When Superman II: The Richard Donner Cut was released, in 2006, Man of Steel fans discovered an entirely different film than the one they had previously known and loved. Donner’s cut — restored by editor Michael Thau, under the guidance of Donner and writer Tom Mankiewicz — features different takes on famous scenes, reincorporates lost footage of Marlon Brando’s Jor-El, and fills in a number of gaping plot holes that marred the original sequel. Wondering how this radical retelling came to be? The story of the two versions is a complicated one.
The release of Donner’s cut ended a battle over Superman II that began back in 1977. That was when producers Alexander and Ilya Salkind initially set out to bring Superman to the big screen. The Salkinds decided to film two Superman flicks back-to-back, a method that had worked well for their previous hits, The Three Musketeers and The Four Musketeers. But with the budget soaring on that twofold strategy, production was halted on Superman II so Donner could focus on getting part one into theaters.
The flick was a hit, so, naturally, you’d assume that Donner would return to wrap up the sequel. However, that wasn’t to be. Since tensions had repeatedly flared on set during filming, the Salkinds replaced Donner with Richard Lester. Among the many issues, one of the biggest was Marlon Brando. Though Brando’s scenes for the sequel were already shot, the actor was suing the Salkinds for a larger chunk of Superman‘s box-office earnings. Not wanting to pay his salary, the producers simply left Brando’s Superman II scenes on the cutting-room floor.
Although Donner had already completed about 75 percent of Superman II, Lester scrapped most of the footage and started over, possibly because he needed to direct at least half the film in order to receive screen credit. Known for slapstick (Help!, The Knack…and How to Get It), Lester traded in the epic tone for a brighter comic-book style. Scenes were rewritten, entire sequences were scrapped, trouble mounted: Gene Hackman (Lex Luthor) reportedly refused to return. (The Salkinds contend he was unavailable). Despite the drama, Superman II was greeted with critical and box-office success.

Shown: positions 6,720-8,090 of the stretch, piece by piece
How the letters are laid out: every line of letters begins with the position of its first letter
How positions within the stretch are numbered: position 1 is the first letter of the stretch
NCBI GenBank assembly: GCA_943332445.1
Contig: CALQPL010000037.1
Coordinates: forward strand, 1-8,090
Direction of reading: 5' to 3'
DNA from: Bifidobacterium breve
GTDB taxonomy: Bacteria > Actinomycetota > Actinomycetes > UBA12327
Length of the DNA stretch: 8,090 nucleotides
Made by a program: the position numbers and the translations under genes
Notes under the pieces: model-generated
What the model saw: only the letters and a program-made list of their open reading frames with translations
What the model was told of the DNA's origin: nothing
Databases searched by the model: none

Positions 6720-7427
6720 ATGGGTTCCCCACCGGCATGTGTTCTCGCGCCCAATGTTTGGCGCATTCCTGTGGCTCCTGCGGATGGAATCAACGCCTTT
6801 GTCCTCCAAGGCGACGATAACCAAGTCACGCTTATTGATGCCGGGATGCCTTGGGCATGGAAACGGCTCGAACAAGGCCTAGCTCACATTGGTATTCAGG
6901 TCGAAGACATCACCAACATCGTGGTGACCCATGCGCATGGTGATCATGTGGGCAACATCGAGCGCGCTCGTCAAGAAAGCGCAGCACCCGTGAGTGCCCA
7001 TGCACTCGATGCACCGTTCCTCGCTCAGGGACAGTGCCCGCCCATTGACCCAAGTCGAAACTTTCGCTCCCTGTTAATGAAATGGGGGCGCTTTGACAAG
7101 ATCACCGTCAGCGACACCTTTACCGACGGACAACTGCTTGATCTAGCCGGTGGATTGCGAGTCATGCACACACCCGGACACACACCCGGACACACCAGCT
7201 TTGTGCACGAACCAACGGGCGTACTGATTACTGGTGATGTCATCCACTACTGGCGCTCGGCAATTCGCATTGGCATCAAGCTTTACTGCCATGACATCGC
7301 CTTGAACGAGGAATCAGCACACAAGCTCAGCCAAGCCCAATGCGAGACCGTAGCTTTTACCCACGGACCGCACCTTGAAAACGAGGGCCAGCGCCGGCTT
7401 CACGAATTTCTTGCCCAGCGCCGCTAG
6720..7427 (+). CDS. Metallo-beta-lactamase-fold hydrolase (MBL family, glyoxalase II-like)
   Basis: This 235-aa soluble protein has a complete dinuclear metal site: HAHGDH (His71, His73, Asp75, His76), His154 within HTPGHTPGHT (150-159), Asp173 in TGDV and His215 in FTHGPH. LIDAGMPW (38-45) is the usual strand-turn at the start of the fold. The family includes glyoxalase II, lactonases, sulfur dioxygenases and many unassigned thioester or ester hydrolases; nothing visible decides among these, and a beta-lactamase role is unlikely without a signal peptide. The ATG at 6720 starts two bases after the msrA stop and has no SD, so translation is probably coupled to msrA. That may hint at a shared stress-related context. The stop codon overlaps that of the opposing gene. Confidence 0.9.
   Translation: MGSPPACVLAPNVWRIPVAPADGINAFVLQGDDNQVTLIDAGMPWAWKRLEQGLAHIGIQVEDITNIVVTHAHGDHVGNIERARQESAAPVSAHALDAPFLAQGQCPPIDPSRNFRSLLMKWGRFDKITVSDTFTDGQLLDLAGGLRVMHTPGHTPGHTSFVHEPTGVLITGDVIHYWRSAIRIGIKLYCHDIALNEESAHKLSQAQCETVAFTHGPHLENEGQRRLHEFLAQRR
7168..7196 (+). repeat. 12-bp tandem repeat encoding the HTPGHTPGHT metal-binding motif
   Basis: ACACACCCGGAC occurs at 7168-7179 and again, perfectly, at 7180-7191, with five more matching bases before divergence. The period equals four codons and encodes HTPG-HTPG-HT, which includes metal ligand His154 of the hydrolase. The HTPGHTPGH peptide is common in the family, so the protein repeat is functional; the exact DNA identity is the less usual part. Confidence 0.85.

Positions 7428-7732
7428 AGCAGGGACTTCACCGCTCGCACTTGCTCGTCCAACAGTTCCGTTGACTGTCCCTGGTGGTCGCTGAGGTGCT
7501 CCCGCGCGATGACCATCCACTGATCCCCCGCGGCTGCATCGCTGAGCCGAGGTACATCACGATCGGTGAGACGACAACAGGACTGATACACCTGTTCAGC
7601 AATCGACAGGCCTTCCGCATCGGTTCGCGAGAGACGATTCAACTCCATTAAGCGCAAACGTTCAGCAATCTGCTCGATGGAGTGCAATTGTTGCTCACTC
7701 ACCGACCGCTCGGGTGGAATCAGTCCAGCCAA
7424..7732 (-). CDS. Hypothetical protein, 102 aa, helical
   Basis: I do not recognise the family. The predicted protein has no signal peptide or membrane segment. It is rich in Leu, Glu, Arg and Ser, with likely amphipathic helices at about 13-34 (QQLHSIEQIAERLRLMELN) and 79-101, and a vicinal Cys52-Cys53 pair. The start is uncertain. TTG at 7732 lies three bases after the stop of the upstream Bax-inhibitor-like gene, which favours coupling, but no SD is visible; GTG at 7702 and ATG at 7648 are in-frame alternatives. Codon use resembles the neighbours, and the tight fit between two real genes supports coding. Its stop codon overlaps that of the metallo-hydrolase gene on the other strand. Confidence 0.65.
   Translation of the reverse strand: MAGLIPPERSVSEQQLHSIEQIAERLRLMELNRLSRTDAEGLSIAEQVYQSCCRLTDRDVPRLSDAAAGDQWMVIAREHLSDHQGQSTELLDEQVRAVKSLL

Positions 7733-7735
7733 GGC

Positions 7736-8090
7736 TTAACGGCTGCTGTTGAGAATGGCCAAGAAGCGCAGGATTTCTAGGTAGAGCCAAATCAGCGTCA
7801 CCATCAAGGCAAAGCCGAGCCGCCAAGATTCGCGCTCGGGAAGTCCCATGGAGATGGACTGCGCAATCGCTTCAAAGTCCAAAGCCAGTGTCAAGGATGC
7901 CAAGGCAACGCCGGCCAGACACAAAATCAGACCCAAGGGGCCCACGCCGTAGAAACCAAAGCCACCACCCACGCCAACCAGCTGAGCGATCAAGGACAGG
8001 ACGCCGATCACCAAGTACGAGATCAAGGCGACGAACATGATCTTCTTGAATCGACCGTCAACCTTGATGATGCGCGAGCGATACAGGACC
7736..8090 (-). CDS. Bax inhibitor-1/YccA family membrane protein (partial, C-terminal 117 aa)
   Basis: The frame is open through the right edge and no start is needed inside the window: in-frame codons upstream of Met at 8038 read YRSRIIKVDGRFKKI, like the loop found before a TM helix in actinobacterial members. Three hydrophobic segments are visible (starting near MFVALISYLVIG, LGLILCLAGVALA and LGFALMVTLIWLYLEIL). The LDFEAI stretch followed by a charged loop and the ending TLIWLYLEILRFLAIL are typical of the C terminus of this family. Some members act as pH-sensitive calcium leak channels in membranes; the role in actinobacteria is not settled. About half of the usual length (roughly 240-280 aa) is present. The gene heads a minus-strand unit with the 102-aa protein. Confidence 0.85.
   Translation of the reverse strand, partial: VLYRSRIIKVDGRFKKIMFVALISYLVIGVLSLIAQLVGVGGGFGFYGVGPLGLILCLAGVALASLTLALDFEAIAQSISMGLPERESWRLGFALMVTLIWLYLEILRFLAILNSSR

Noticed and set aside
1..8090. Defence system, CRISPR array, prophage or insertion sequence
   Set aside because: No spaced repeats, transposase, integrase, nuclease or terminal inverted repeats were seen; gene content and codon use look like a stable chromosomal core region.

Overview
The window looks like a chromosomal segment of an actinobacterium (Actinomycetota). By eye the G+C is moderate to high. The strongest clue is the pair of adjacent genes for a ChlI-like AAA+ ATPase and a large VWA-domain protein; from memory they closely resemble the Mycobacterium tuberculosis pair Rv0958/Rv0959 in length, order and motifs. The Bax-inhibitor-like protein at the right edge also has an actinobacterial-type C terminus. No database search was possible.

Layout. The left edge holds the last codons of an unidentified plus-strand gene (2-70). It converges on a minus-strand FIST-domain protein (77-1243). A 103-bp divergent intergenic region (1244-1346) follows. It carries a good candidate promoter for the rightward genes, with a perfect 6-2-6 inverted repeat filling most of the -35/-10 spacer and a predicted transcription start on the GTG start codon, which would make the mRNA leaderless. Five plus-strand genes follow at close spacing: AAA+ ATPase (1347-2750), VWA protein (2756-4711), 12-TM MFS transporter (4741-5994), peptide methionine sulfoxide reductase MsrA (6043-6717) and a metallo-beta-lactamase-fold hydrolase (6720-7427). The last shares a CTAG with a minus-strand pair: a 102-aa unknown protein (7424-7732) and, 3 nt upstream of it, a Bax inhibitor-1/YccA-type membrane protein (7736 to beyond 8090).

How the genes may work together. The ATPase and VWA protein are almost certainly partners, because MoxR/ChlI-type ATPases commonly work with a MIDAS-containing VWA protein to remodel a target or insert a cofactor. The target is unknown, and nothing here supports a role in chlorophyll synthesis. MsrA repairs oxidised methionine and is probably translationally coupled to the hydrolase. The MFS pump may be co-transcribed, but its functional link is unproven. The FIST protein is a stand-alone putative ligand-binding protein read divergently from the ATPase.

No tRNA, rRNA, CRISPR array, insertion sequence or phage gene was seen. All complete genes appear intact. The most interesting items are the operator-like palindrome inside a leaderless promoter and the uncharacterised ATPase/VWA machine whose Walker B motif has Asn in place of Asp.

Over the years, however, Donner’s version popped up in bootleg form and online. Initially, Warner Brothers took legal action against it, but, when fan fervor escalated, the studio opted to bring the first director’s version to light. Using lost footage — much of it discovered during a 2001 DVD restoration — Donner, with Thau, re-created his original vision. The biggest complication — using Brando’s voice and likeness — was eliminated when both were used for Superman Returns.
The result is stunning — and an entirely different movie. Among the many benefits are Superman’s conversation with his father (Brando) in the Fortress of Solitude, which clarifies how he got his powers back, and romantic scenes at Niagara Falls, which creatively incorporate Margot Kidder’s original screen test. The most drastic difference, however, is tonal: Donner’s cut is epic. One glaring example is the final fight scene, which, thankfully, leaves out Superman using the “s” on his costume as a giant cellophane weapon.
Is Donner’s version perfect? Certainly not. A level of camp still remains (particularly in scenes with Luthor and his assistant) and the ending — where Superman rotates the Earth backward, in order to reverse the damage to the planet and cause Lois to forget his secret identity — is pretty much identical to the theatrical version. Despite these flaws, Donner’s cut is a fine supplement to the original Superman II and an important addition to the Man of Steel’s ever-expanding lore.Read More